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Veterans stopped at VFW before continuing on their 2,185 mile Warrior Hike

"Walk off the War" vets (wearing green) pose for a picture with members of VFW before heading out on the Appalachian Trail last Sunday. Photo by Jody Houle. (click for larger version)
August 28, 2013
BERLIN – Five combat veterans arrived in the North Country this weekend after five months of hiking the Appalachian Trail from Georgia to Maine for the "Walk off the War" Program. On Sunday morning at the Veterans of Foreign Wars post in Berlin, they ate a buffet-style breakfast at a benefit supported by the VFW staff.

After breakfast, they packed up assorted items including food and clothing and prepared to continue their hike. So far, they have traveled about 2000 miles by foot starting in Georgia through rain, snow, sleet, hail, thunderstorms, high winds, and scorching heat. They are almost at the remaining 300 mile mark that will end in Baxter State Park on Mt. Katahdin in north-central Maine.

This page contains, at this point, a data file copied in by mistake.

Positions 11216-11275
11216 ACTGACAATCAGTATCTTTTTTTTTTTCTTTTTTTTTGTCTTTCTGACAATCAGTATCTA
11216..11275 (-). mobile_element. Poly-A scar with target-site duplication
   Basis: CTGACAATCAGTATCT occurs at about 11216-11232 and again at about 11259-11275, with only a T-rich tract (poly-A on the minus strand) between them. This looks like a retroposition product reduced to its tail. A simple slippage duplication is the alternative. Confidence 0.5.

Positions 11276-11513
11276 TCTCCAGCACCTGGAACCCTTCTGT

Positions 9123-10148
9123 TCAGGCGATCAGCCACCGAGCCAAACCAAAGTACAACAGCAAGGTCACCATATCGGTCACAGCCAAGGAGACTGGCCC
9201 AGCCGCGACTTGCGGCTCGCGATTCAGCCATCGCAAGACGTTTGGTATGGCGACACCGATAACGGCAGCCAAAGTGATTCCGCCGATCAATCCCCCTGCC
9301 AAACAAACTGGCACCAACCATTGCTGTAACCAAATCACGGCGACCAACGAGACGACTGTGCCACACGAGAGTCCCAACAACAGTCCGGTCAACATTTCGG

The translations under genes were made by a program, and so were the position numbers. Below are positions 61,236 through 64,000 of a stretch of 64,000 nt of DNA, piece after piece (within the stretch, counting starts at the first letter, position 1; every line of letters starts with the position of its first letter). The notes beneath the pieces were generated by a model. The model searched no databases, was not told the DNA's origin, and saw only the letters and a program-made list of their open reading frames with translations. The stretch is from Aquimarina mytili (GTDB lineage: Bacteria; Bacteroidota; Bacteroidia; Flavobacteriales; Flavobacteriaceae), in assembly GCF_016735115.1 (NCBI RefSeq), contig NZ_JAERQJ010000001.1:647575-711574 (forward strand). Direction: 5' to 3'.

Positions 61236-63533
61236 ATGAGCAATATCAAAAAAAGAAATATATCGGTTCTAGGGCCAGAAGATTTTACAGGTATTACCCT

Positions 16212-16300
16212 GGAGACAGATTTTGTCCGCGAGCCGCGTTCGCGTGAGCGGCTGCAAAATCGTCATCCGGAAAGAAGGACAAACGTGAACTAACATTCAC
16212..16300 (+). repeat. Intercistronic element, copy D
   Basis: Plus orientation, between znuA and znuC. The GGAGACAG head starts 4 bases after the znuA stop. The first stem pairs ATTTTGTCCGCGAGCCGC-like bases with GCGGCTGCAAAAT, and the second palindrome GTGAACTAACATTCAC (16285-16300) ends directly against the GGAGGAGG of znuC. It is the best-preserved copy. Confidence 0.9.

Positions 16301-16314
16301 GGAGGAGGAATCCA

"We have walked through three foot snow drifts, high winds, a lot of rain, and all sorts of weather, but we just keep going," said Rob Carmel from Olympia, Washington. He is a veteran of 32 years in the army. "It's been beautiful being part of nature. We get our pains and aches, and then we overcome," he said.

Earl Shafer, a World War II veteran, decided he was going to "walk off the war" in 1948. He was the first person to hike the entire trail system. Since then, many sponsors and organizations have collaborated to support the program designed to help war veterans transition from combat to civilian life. The Department of Veteran Affairs states that over 20 percent of Iraq and Afghanistan veterans suffer from Post-Traumatic Stress Disorder.

"We bond and we carry on," said seven year navy veteran Stephanie Cutts from California.

Last year, Berlin's VFW post started a benefit program supporting veterans of war on terrorism by raising money for adaptive vehicles, and it was successful. Realizing that the program was already being done by other organizations, VFW members decided to change the focus to the Warrior Hike.

Gary Roy, senior vice commander and service officer of the VFW and 17 year navy vet said that when he came home, Berlin had changed. "Vets need to adapt to these changes," he said. "The hike is a way for them to share things and bond and relate to others," he said.

All five hikers are members of Veterans of Foreign Wars (VFW) and of the Appalachian Trail Conservancy. Warrior Hike has partnered with Operation Military Embrace. Donations can be made by mailing checks to: Operation Military Embrace, Inc. ATTN: Warrior Hike P.O. Box 149 Hockley, Texas 77447-0149

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